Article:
Businessmen announce independent list for Tallinn local polls in October
Urmas Sõõrumaa and Jüri Mõis are putting together an independent election list for the local polls in autumn called Tegus Tallinn ("Active Tallinn"). To run their campaign, the two have hired former journalist and long-time media executive Mart Luik.
“Personally what made me go along with the idea is the fact that there is currently a historic chance to topple the Center Party as the single power in Tallinn,” Luik told ERR in an interview on Friday.
Sõõrumaa is the president of the Estonian Olympic Committee and has owned a private security firm since the early 1990s. Jüri Mõis was one of the founders of Hansapank (today Swedbank) as well as a former minister (1999) of the interior and mayor of Tallinn (1999-2001).
Luik is currently the CEO of the Eesti Lihatööstus meat packing cooperative. Before that, he ran an event management company. Until 2015 Luik was a journalist and media executive, most recently as CEO of daily Postimees.
According to Luik, there is currently no specific number of mandates on Tallinn’s 79-strong city council the coalition is aiming for. The most important thing was to assemble a worthy group of candidates, which is why they were currently talking to people across Tallinn’s electoral districts.
Of these, the city has eight, which in Luik’s words means that they’ll aim for a long list of up to 80 candidates.
That the list was Sõõrumaa and Mõis’s creation didn’t mean that it would only represent business interests. On the contrary, it would include people from all walks of life. They were talking to people that were “above average politically active” and who wanted to participate to the way the city is run, Luik said.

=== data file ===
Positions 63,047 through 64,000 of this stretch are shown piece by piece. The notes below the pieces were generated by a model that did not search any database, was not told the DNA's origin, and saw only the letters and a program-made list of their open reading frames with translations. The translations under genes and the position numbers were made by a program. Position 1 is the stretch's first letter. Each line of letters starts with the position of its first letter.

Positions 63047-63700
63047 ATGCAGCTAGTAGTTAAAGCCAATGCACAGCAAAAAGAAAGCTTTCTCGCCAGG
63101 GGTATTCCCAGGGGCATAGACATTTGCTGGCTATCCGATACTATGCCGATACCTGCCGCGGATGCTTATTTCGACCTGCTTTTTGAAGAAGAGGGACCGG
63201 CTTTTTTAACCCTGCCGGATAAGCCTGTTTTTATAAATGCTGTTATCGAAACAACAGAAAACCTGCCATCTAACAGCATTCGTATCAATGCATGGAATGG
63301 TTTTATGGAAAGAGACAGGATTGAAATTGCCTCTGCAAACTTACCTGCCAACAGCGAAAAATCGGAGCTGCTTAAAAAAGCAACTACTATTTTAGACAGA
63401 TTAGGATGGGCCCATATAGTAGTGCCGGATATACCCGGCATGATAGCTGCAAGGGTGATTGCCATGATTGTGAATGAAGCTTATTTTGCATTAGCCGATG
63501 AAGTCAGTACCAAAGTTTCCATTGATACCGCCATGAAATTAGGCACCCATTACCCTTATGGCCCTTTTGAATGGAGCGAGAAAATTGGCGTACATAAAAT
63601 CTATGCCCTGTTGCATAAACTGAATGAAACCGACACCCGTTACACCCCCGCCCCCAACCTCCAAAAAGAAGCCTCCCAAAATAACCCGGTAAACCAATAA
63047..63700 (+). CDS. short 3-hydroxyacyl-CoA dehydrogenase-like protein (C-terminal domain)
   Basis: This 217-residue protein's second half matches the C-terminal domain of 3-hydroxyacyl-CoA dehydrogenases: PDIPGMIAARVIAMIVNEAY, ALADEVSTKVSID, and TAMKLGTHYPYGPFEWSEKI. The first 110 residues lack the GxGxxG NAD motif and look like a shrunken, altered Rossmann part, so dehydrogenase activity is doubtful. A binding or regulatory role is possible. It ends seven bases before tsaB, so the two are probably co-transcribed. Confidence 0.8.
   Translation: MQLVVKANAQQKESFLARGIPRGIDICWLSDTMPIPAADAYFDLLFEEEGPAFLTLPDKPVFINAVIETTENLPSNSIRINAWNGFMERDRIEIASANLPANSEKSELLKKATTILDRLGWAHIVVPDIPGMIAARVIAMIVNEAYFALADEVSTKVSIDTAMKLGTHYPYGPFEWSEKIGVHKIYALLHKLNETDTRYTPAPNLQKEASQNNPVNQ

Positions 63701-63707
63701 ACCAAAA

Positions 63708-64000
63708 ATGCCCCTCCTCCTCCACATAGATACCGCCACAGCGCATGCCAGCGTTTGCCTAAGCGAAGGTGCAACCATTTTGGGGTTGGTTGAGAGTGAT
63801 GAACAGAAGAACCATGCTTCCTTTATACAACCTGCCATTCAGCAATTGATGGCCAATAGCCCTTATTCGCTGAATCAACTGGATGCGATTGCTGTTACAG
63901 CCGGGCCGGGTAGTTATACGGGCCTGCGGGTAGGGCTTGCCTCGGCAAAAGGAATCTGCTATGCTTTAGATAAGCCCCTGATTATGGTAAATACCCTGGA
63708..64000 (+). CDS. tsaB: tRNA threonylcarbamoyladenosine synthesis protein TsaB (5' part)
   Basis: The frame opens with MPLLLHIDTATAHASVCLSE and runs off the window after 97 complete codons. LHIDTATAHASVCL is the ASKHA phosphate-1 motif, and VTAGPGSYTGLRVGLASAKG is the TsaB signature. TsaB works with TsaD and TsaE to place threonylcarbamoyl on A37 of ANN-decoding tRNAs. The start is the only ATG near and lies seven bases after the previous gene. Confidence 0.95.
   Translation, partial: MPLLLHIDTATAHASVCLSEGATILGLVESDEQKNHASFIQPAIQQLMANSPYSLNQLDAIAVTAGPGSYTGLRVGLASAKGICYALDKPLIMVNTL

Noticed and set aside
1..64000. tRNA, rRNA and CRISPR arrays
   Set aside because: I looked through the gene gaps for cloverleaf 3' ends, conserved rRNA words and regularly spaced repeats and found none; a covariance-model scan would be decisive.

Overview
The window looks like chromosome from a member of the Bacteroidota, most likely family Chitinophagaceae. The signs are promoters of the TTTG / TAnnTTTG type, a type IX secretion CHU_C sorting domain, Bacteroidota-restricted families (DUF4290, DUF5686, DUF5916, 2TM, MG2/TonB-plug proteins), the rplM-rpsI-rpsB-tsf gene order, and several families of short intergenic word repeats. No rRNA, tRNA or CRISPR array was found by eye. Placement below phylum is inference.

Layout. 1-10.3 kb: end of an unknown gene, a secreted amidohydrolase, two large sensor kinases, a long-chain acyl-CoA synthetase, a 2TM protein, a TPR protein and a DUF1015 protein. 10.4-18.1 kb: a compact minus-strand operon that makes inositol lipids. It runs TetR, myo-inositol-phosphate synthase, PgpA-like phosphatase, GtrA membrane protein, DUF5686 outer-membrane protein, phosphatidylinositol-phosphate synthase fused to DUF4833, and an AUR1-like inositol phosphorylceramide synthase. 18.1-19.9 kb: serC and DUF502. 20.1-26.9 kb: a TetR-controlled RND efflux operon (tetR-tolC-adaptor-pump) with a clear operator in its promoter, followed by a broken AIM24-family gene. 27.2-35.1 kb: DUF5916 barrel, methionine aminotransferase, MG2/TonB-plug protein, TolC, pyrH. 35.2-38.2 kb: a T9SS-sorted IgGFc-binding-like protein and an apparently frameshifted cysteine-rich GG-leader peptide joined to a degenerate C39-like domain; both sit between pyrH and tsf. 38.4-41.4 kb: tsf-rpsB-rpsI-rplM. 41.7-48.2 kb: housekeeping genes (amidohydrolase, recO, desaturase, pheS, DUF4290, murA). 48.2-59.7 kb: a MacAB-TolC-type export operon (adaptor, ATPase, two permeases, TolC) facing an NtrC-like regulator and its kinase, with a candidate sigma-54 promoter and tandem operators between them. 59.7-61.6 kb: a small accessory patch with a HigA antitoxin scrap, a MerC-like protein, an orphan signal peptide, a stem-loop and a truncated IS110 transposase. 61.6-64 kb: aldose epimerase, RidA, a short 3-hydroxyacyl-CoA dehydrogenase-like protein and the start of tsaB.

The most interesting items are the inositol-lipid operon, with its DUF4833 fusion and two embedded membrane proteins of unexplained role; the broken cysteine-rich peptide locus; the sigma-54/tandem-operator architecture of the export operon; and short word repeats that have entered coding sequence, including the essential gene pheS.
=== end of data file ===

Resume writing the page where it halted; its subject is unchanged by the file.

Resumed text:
Should the Center Party lose its local majority and a coalition become necessary to run the city, their list would be happy to cooperate, Luik added.
Different from the other parties, Luik isn’t excluding the possibility of working with the Center Party as well. “We’re taking our starting position and aren’t excluding working with anyone,” Luik said, adding that such thinking was too narrow an approach that didn’t seem genuine either.
The election coalition’s campaign platform is still in the making, but has already made a lot of headway. “We’re not concentrating on digging in the history archives to say who heart each other and how, but we’re looking at what could be done differently and better from here on in,” Luik stressed.
One of the specific issues they were busying themselves with was urban planning, which in Tallinn was happening at roughly the level of the 1950s or 1960s. Another point is the city’s system of schools and kindergartens.
“Nobody should have to wait in endlessly long lines to get a kindergarten placement. Also, Tallinn’s school network needs to go along with the developments of its districts. If there are new ones created, then kindergartens and schools have to move there as well,” Luik said.
The list’s name is translated into Russian as well. Luik announced that they were planning to take care of the paperwork related to putting the list together early next week.
The 2017 local elections are taking place on Oct. 15.
Editor: Dario Cavegn